Laurie Lee: Author and Poet

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With the death, on 13 May, 1997, of Laurie Lee, English literature has lost a writer of extraordinary fluency and spontaneity, as well as a poet of great sensitivity and creativity. He was born and died in the Gloucestershire village of Slad, and although his books embraced themes of travel, as well as rural life and society, it must always be as a writer about the quintessential countryside of Gloucestershire that Laurie Lee has so distinctively earned and sustained his place in the English literature of the twentieth century. In that capacity, as a literary exponent of a very limited and specific area of England, his place in literature is surely on a par with that of Emily Bronte or Thomas Hardy.

Born on 26 June, 1914, he had a vagabond childhood, rarely far from the orphanage. His formal education was fitful and uncertain. He had no paternal guidance. He learnt most of his poetic sensitivity from encounters with fields and hedgerows. So were formed both his mind and his imagination. It was to be crucial for all his mature work, as both author and poet. He grew up to be extraordinarily responsive to immediate and first-hand experience; a 'child of nature', if ever there were one. He subsequently wrote: 'a day unremembered is like a soul unborn, worse than if it had never been.'

After a brief spell as an office boy in Stroud, at the age of 19 and in the year 1933, equipped with nothing more substantial than a violin, a blanket and a tin of biscuits, he set forth from Gloucestershire to seek his fortune in life. Typically, his knowledge then of even local geography was quite rudimentary: 'I thought Tewkesbury was in Poland.' He walked his way to London: via Salisbury and Southampton. It was at Southampton that he saw the sea for the first time. 'It was green, and heaved gently like the skin of a frog and carried drowsy ships like flies.'

London, understandably, at first frightened and repelled him; it was so big, populous, and urbanized. He complained that it 'smelt of rotting fish and vegetables.' He took simple lodgings in Putney, for the first time in his life having a room of his own. He worked first as a builder's labourer, pushing barrows of wet cement. That was his day job. At night, however, he worked at his poetry, winning a prize for some of it from the Sunday Referee.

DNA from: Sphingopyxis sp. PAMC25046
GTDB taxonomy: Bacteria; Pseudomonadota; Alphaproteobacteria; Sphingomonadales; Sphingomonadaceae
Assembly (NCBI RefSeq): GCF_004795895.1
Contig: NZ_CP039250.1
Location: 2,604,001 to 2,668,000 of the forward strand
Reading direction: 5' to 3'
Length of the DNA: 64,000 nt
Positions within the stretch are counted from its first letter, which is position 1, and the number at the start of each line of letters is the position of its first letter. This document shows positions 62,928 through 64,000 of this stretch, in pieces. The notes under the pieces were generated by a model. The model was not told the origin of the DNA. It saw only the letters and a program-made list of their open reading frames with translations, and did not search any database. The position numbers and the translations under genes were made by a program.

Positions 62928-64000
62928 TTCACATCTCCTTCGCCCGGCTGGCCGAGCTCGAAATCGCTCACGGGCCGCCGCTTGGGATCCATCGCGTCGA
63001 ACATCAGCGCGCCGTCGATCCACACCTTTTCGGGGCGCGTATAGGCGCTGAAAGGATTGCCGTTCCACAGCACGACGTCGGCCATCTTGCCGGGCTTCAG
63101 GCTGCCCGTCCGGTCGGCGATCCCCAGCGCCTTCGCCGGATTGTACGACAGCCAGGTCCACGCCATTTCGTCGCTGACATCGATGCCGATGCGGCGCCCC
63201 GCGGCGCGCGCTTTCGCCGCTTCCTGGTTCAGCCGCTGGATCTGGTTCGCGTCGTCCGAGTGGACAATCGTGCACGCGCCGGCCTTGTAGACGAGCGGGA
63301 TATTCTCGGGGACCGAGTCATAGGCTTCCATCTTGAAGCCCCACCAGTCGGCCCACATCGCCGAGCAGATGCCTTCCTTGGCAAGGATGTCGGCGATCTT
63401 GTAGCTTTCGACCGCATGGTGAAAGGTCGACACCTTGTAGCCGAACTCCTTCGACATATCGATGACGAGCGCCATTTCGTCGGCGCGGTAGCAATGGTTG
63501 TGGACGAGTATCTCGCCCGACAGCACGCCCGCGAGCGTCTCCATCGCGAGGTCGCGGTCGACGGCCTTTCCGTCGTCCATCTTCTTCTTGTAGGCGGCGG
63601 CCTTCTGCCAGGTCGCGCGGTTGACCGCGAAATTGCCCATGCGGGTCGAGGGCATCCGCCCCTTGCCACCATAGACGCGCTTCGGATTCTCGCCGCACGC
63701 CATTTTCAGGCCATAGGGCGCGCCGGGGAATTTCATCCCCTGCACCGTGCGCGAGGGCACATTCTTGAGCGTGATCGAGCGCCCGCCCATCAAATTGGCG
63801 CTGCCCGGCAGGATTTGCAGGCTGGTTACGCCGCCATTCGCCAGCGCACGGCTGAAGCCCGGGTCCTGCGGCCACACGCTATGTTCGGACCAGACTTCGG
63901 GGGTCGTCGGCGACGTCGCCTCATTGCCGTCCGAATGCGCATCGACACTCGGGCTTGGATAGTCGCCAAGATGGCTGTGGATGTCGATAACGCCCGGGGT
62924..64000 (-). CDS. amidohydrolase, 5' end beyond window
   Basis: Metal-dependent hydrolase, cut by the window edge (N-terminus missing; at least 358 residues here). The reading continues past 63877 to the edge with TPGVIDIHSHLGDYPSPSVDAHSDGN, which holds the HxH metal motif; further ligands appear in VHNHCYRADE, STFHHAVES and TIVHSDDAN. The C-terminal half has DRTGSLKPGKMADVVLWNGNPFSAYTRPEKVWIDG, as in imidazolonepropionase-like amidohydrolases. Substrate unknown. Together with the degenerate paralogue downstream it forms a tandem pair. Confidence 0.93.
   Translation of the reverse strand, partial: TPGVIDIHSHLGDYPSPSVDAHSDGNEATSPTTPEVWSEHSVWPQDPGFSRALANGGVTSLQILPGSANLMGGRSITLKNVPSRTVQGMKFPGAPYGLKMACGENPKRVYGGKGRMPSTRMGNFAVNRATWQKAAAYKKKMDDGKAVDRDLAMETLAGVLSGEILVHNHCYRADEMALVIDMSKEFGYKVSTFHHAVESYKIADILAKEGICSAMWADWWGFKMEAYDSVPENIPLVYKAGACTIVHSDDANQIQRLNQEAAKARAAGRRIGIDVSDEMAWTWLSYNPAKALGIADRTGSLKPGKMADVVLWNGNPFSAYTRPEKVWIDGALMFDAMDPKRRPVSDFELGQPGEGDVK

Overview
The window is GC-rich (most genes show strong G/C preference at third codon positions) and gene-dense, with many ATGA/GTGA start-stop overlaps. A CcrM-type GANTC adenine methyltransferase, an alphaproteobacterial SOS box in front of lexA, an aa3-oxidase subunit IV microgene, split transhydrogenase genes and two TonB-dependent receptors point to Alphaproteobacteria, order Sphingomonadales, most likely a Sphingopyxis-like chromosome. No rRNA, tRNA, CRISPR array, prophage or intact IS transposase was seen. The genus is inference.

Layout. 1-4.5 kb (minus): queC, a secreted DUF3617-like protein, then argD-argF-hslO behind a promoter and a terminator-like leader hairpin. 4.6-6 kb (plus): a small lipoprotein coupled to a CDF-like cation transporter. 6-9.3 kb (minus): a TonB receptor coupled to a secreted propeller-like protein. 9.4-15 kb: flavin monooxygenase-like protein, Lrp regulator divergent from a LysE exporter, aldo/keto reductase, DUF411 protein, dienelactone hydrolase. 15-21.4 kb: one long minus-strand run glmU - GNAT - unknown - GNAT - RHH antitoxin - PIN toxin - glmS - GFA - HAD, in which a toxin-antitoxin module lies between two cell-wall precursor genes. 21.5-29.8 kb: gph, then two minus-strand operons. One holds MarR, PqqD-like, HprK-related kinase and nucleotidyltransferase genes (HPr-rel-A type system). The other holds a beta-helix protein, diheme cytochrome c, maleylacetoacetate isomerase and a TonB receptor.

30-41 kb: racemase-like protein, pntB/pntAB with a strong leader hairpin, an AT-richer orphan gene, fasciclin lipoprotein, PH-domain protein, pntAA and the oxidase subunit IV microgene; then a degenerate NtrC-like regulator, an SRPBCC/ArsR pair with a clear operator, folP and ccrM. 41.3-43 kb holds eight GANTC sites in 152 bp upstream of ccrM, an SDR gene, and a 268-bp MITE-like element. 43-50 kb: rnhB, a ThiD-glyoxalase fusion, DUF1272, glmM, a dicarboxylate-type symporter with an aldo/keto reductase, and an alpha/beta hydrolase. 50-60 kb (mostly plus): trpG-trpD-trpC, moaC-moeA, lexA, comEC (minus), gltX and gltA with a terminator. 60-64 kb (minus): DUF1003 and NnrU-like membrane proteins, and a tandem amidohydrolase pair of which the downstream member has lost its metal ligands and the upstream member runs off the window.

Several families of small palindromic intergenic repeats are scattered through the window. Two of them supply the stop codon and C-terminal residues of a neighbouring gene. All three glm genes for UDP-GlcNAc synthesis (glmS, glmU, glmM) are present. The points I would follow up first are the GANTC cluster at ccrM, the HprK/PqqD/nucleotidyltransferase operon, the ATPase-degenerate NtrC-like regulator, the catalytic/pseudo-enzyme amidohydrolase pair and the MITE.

Suddenly, using his last [pounds]4, he decided to visit Spain. Arriving at Vigo, on the Atlantic coast, he went right through Spain, from Galicia to Cadiz. He paid his way largely by playing his violin. Spain, in fact - with its rich and endemic 'passion for life' - effectively inspired the young and wandering Laurie Lee as no other location did, apart from Gloucestershire. Already, however, the threat from General Franco was looming, and at the utmost limits of his Spanish travels, Laurie Lee had to be snatched to safety by a British destroyer, which took him to Gibraltar. A few days later, he was back in England, and 'the deep peace' of Gloucestershire.

Unlike so many of the idealistic young men of his times, Laurie Lee had no particular political affiliations or objectives. But his Spanish travels had given him a deep love of the Spanish people. Such was entirely the motivation which, in the winter of 1937, induced him to return to Spain, as a volunteer of the 'International Brigade', 'walking into the country through the high passes of the Pyrenees.' He brought with him his books, violin and saucepan. Although he was once arrested as a spy by the Republicans, and he endured great hardships in the fierce winter of 1937-38, his inherent humanity was fostered and fortified by his experience of the Spanish Civil War: the theme, belatedly, of his eloquent and impressive book, entitled A Moment of War (1991). Written so many years later, this book was described by its author as like 'unpicking a scab.'

For Laurie Lee, this creel and internecine conflict in Spain was merged almost immediately into the Second World War, in which he served in the Ministry of Information, largely working on documentary films. …